Fiddle through line

Suhas Rao and Tara Anand Bangalore. Photo by Billy Howard.For years I’ve wanted to pair a kora player with an oldtime banjo player. Or get rhythm tap dancer Rocky Mendes together with swing fiddler Matt Glaser. We did just that and more at a recent concert, African Roots, Fiddle Tunes, and Fancy Footwork — one of two performances complementing Keepers of Tradition: Art and Folk Heritage in Massachusetts at the National Heritage Museum. The concert gave us the opportunity to hint at the diversity of performance traditions thriving in Massachusetts today — African kora, old-time fiddle and banjo, swing fiddle, South Indian Carnatic violin, and Irish accordion and fiddle. This is music that makes people dance — and so we complemented the musician’s offerings with some of the extraordinary dance steps their music has inspired: rhthym tap dance and Irish stepdance. It wasn’t “Riverdance,” “Hee Haw” or “Bollywood.” It was the living, breathing root traditions from which they sprang.

We’re putting something similar together for October 4th. Stay tuned . .

Photo by Billy Howard

Crooked Still Quebec bound

Crooked StillHow does New England help Quebec City celebrate its 4ooth birthday? By sending acoustic musicians from each of six New England states to perform on July 4th in Quebec City. Crossroads: Music Traditions of New England takes place at the Grand Square on the banks of the St. Lawrence River. On the bill are Crooked Still, Rodney Miller and David Surette, Gary Sredzienski, Nightingale, Pierce Campbell, the Pegheads, and Hawk Henries. The musical fare will include a blend of French, Native American, Celtic, Scandinavia, Anglo and other influences, opening people’s ears to some of the exciting traditional music that is thriving in New England today.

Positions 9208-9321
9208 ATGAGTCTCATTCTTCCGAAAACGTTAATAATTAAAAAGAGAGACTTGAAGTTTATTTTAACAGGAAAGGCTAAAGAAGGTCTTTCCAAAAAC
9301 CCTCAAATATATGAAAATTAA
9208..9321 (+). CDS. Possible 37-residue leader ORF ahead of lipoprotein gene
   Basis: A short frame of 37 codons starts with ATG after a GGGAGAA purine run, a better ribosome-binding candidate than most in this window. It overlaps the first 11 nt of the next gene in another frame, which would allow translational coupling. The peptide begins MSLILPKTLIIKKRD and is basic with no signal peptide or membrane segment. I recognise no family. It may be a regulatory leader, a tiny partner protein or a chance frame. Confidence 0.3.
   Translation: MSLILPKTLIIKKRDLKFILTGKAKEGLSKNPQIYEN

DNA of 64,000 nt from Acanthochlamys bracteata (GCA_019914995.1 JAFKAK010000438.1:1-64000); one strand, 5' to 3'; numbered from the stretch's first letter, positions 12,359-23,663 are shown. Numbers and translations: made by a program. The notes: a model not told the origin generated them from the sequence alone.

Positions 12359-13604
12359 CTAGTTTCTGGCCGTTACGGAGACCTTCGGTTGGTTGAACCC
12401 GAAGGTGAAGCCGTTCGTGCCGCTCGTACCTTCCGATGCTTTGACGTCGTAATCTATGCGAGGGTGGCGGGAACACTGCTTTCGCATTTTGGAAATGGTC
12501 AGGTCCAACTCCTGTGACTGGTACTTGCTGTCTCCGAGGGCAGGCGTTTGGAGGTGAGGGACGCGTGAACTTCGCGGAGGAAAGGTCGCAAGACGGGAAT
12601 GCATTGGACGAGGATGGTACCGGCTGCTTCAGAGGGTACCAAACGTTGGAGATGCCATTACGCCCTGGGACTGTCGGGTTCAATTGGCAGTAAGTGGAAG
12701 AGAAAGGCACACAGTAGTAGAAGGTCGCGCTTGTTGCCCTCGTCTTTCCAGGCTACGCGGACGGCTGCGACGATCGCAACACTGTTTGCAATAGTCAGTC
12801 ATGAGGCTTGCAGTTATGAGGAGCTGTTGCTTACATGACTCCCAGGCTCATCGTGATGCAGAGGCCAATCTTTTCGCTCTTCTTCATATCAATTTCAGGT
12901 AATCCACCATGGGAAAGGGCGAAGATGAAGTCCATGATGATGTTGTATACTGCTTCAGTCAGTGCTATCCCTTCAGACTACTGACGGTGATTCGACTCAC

Keepers of Tradition up and running . . .

Deborah Joseph, Trinidad & Tobago Social Club, Boston Caribbean Carnival 2003Detail of Hardanger cutwork table runnerAfter almost four years of work, Keepers of Tradition: Art and Folk Heritage has opened at the National Heritage Museumin Lexington. The response has been heartening – especially from artists, who feel honored, as they should. Their work is often seen only by family members — like the cutwork embroidery of Aline Drivdahl or by the specific community in which it is displayed — like the costumes of local mas bands at Boston’s Caribbean Carnival.

The media coverage and reviews are starting to come in. WBUR’s Here and Now host Robin Young spoke with me recently about some of the artists featured in the exhibition. WGBH’s Greater Boston producer Jared Bowen paid a visit to the show.

Below are links to a sampling of reviews:

“. . . this exhibition is more than just an exhibition. It’s one part of a much bigger project, which includes Holtzberg’s excellent catalog essay (it explains the stories behind the various objects in some depth) and, beyond both the show an dthe catalog, a great deal of valuable documnetation which can only help in the attempt to keep these traditions alive . . .” Sebastian Smee, Boston Globe

Keepers of Tradition reflects the diversity of the state better than any art show you’re likely to see for a long time.” -Greg Cook, The Boston Phoenix

“An engaging, informative exhibit . . .Think of this fascinating show as a tour through the markets and bazaars of the world with no haggling.” – Chris Bergeron, Metrowest Daily News

“. . . head to the National Heritage Museum in Lexington for the enthralling exhibit “Keepers of Tradition: Art and Folk Heritage in Massachusetts.” This is not your mom’s folk art show: check out the stone fence, the sheet-metal “tin men,” and the boat making, as well as the scrimshaw, quilts, and redware pottery. – Stephanie Schorow, Sidekick, Boston Globe

Visit www.massfolkarts.org for more on the exhibition.